State of Ohio EMA G291 Joint Information Center / System class at Medina County EOC

Packed State of Ohio EMA Joint Information Center / Joint Information System course today!

Started everyone into group work as well as ongoing discussion on the role of SMEs at a press conference.

Just in case, we also tasked participants to start thinking about a policy/protocol for their agency on sneak attack aka ambush interviews.

We found as we leverages our strengths and capitalize on our skills, we as JIC Managers can better meet the needs of any situation – we just gotta find the right PIOs for the job.

As our groups collaborated, we found that despite crossing state lines, we still have the same problems as other areas – thus proving our point that we need to consistently train together and exercise our plans together.

Many of our participants enjoyed working in the JIC setting and were excited to work in a JIC during the next activation. Most excellent as we build a strong cadre of PIOs across this great state.

My Ohio Peeps!

Reporting live from Medina County’s Emergency Operations Center….

@rusnivek

Last day ICS-400! Preparing our public safety providers for complex incidents

Last day of ICS-400: Advanced ICS for Command and General Staff – complex incidents.

Great to have providers in our training class from across the state – esp since they are participating in their backup Emergency Operations Center (EOC). Lots to discuss and collaborate esp when discussing MACs (multiagency Coordination) in conjunction with Unified command.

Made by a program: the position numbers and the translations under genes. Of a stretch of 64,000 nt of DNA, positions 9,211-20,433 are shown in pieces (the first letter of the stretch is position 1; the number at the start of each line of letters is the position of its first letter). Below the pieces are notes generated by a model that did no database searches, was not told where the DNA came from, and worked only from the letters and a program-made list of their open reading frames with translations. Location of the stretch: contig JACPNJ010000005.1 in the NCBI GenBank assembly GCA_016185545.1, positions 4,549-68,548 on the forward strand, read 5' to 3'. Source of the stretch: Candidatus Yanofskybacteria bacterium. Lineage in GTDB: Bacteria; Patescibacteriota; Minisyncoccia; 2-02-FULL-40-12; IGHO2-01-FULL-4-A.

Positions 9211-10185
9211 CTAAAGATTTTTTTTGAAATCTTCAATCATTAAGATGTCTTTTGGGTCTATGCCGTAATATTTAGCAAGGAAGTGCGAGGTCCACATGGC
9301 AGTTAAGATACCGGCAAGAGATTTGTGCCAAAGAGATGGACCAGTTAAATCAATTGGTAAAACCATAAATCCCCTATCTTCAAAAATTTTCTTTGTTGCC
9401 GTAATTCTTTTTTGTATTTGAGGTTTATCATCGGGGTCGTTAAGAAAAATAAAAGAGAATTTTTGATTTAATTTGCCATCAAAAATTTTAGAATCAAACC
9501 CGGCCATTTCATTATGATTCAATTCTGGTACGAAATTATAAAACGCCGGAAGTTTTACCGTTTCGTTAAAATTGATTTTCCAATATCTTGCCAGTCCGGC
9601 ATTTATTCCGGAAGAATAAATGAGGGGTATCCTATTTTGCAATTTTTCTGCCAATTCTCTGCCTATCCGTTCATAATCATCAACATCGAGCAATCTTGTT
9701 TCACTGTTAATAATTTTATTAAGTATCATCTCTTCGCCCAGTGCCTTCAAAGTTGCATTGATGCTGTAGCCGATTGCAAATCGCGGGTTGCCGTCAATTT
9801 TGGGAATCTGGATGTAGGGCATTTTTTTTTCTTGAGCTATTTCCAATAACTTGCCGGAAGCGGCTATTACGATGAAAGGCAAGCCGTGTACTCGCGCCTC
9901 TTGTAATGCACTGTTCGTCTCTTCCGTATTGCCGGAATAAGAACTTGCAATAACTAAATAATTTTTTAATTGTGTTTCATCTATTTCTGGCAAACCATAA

Shared a few videos from back in the day including showcasing a bunch of FL Emergency Managers.


During all the classroom TTEs, I love that so many are actively engaged and participating. This kind of joint effort in preparedness planning and coordinated response will only help solidify efforts in their upcoming National Special Security Event (NSSE).

Great class – thank you to everyone who attended!

@rusnivek

Day-1 of ICS-400 – who’s excited?!?

Who’s excited for some ICS-400 today?!?!?


Great start for today’s NIMS ICS-400 Advanced ICS Command & General Staff – Complex Incidents.


Michelle from Emergency Management welcoming everyone to the Training Center (aka backup EOC).


With almost every Emergency Support Function (ESF) represented, we were able to facilitate solid discussion on opening a second Operations Section or Logistics Section.


Collaboration with various partners in public safety, health departments, and National Guard will only help increase speed and efficiency for response/recovery efforts.


Building an Area Command chart(s) in the Unit-4 will help put things into perspective esp when situations has to deal with multiple locations and prioritization of resource allocation.


I know, poor Fryville.

However, various discussions just happens to align with large scale events like political rallies, national sports events, and National Special Security Event (NSSE).

Great first day. Looking forward to more discussion tomorrow too.

@rusnivek

Another solid JIC JIS course on #AlohaFriday 

Today is DHS/FEMA’s G-291: JIC/JIS planning for Tribal, State, and Local PIOs!


Lots to talk about esp coordination with various all-hazards agencies.

Also glad to share a few PIO/JIC stories on 3-girls that were missing for 10+ years as well as the 2016 NBA Championships, Republican National Convention, 2016 World Series, and 2017 NBA Championships.


On top of that, our class wanted to know more about social media so I can indulge a bit. Not only on #s, geolocation, platforms, etc….but also lots on newer wearable technology too.


As always in any class we instruct, we try to make fun and exciting. And yes, thumbs up for PIOs!


Special thanks to WTFD Capt Mike Pruitt for the coordination and hospitality.. Glad to see so many new PIOs in the audience.